tradition, as in the art of sculpture. It | assert, that a hunchback was beautiful. He says something in favor of the popular said that it was as difficult to copy a hunchprejudice against the testimony of experts, back well as a well-formed person, and that a that had young Duprè been produced youth ought to copy as faithfully the one as before a tribunal of art professors and the other; and when the eye had been educognoscenti in Florence, it would certainly in the infinite variety of nature, and the hand

cated to discover the most minute differences have been proved against him that he able to portray them, then, but only then, was knew little or nothing about art." The the time to speak, and select from nature the imitation, the character, and the form of most perfect, which others called the bello this statue show that you are not of the ideale, and he the bello naturale. But that Academy,” said the most favorable critic. blessed hunchback still remains, who, in the When, by incredible exertions, be had strict sense of the word, is not the real truth; managed to complete and exhibit bis first for in what is deformed there is something statue, the “Abel,” the art world of Flor. deficient, which removes it from the truth, ence was rent in two by a bitter contro. however natural it may be. It is a defect in versy as to whether this work was not a nature, and therefore not true to nature. ...

But nevertheless, this Bartolinian reform was mere cast from the life, and not a work of of great advantage. Let us reinember how art at all. “This scandalous talk, which sculpture was then studied. The teaching of was as absurd as malign, originated among Ricci was only a long and tedious exercise of the artists, and especially among the copying wholesale the antique statues, good sculptors,” who went so far as to measure and bad; and what was worse, the criterion of the model in an attempt to prove their Greek art was carried into the study of nude theory. It was a moment when the work life — the characteristic forms of the antique of the self-taught artist answered the pur. The outlines were added to and cut away with

statues supplanting those of the living model. pose of both parties in one of those strug: a calm superiority which was even comical. gles which diversify the history of art. The abdominal muscles were widened, the base After a long reign of the classic conven- of the pelvis narrowed, in order to give strength tional, the sculptor Bartolini bad upset the and elegance to the figure. The model was gods, and established, with all the fervor never copied; the head was kept smaller, and and some of the violence and extravagance the neck fuller, so that, although the general of a revolution, the one goddess, nature, effect was more slender and more robust, the in their stead. His description of this character was falsified, and was always the movement, and of its effect upon contem

same and always conventional. This restricporary art, is one of the best things in tion of nature to a single type led directly to Signor Duprè's book. Bartolini had been taken, and this habit of working from memory,

conventionality; and once this direction was quite recently appointed to the professor- following always a pre-established type, the ship of sculpture in the Florentine Acad. artist gradually disregarded the beautiful va. emy, and had “taken possession of the riety of nature, and not only did not notice it, school with the air of a conqueror." His but held it in suspicion, believing that nature appointment to the post was in itself a is always defective, and that it is absolutely proof of the triumph of the principles by necessary to correct it; and in this, they said, which he had made his reputation, and he lies the secret of Art. And yet Bartolini cried began at once to overturn all the land- aloud, and, so to speak, strained his voice to marks established by his predecessor.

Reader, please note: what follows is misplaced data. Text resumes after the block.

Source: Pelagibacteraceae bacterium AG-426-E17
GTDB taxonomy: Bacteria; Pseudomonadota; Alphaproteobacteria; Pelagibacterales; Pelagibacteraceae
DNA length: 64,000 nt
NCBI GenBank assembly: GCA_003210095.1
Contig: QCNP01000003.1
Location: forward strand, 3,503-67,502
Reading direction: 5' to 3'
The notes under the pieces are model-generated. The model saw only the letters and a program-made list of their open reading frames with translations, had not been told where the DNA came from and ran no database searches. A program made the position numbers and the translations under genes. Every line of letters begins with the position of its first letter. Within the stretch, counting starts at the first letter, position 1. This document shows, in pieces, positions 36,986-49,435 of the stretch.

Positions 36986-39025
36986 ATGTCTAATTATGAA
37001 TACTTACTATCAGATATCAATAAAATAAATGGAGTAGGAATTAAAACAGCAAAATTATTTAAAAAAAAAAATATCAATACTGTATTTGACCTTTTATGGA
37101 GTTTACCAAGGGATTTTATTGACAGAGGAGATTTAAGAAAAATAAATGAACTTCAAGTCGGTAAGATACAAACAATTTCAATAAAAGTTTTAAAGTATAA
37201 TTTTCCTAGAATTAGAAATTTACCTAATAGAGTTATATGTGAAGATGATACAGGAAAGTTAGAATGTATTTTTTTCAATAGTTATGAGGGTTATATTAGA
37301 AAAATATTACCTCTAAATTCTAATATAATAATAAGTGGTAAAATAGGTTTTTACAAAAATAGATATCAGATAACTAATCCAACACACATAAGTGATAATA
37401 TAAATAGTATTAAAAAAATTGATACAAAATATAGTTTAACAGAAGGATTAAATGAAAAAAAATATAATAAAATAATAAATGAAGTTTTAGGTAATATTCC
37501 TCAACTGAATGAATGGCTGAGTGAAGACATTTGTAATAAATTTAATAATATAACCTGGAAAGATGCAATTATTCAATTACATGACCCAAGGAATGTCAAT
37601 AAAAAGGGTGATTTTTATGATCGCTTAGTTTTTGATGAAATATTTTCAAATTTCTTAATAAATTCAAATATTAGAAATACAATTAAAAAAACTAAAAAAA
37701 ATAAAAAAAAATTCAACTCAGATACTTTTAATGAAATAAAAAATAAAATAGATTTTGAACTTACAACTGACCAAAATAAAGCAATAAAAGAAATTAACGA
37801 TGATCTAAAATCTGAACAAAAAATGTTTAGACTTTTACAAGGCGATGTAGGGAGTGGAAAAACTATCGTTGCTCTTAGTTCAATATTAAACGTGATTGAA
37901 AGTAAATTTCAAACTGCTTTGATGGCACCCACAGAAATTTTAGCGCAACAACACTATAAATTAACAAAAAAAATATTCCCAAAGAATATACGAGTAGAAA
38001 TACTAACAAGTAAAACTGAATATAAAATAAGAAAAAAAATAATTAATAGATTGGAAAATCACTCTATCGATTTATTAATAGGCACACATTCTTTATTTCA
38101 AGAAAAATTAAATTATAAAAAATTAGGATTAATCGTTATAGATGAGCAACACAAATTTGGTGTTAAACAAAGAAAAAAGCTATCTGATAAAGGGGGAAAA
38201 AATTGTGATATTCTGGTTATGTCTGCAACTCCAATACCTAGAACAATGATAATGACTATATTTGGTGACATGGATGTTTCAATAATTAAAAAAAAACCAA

make himself understood, and stood up on a

table and beat his drum for the hunchback. He altered everything, theories and sys. But as soon as a sufficient number of people is tems. . . . He prohibited all study from stat collected to make a respectable audience, one ues, and restricted the whole system of teaching must lay aside the great drum and begin to to an imitation only of nature; and he pushed speak seriously. And this is just what the this principle so far, that he introduced a maestro did: he gave up the hunchback, incul. hunchback into the school and made the young cated the imitation of beautiful nature in all students copy him. This daring novelty raised its varieties of sex, age, and temperament. a shout of indignation : they cried out against But in the ears of the greater number of perthe profanation of the school, of the sacred sons the beat of the great drum still sounded, principles of the beautiful, etc. ; said that he and the words of Bartolini were not underwas ignorant of his duties as master, and that stood. From that time to this there have been he misled the youths, extinguishing in them no more statues of Apollo, Jove, and Minerva. the love of the beautiful by the study of de Chased from this earth, they returned to their formity. . . Bartolini was right in carrying place on Olympus - and there they still reback art to its first source - that is (and we main. should thank him for that), to the imitation of Still the seed of deformity had been sown, - he went beyond bounds in proposing and struck strong roots.